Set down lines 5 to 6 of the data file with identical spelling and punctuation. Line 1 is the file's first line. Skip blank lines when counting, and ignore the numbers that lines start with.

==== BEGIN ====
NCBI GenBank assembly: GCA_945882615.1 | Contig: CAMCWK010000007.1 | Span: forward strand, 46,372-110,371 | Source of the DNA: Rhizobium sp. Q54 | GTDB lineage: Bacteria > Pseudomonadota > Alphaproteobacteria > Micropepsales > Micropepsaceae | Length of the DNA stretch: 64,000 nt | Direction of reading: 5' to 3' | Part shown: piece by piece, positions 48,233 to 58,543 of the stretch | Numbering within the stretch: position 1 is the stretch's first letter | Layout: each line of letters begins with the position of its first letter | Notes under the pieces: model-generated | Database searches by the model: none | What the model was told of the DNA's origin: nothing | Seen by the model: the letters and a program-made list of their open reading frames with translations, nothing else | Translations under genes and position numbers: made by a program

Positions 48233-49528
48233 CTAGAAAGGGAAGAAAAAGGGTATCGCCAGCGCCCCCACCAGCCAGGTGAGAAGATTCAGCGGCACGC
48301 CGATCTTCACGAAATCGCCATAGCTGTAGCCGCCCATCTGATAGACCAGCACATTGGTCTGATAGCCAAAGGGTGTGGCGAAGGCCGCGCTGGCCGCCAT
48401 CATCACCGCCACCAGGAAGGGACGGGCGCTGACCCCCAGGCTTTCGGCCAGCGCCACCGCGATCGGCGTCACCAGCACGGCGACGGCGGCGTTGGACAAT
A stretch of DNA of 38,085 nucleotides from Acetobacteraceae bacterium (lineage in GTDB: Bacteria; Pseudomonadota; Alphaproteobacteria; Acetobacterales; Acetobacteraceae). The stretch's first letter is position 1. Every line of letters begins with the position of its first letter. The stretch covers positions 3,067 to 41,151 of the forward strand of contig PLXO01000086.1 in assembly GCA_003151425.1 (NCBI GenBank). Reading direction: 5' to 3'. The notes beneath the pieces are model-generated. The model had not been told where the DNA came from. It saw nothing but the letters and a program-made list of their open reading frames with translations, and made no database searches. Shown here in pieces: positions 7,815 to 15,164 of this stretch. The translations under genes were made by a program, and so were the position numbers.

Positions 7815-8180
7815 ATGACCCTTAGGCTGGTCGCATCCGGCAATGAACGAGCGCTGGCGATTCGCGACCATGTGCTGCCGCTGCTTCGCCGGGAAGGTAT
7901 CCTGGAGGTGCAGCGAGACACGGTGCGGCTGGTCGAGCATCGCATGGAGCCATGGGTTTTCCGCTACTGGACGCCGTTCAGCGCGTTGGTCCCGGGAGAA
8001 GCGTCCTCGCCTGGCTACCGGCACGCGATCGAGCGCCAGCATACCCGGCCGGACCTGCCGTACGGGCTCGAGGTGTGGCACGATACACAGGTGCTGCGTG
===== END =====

48401 CATCACCGCCACCAGGAAGGGACGGGCGCTGACCCCCAGGCTTTCGGCCAGCGCCACCGCGATCGGCGTCACCAGCACGGCGACGGCGGCGTTGGACAAT
A stretch of DNA of 38,085 nucleotides from Acetobacteraceae bacterium (lineage in GTDB: Bacteria; Pseudomonadota; Alphaproteobacteria; Acetobacterales; Acetobacteraceae). The stretch's first letter is position 1. Every line of letters begins with the position of its first letter. The stretch covers positions 3,067 to 41,151 of the forward strand of contig PLXO01000086.1 in assembly GCA_003151425.1 (NCBI GenBank). Reading direction: 5' to 3'. The notes beneath the pieces are model-generated. The model had not been told where the DNA came from. It saw nothing but the letters and a program-made list of their open reading frames with translations, and made no database searches. Shown here in pieces: positions 7,815 to 15,164 of this stretch. The translations under genes were made by a program, and so were the position numbers.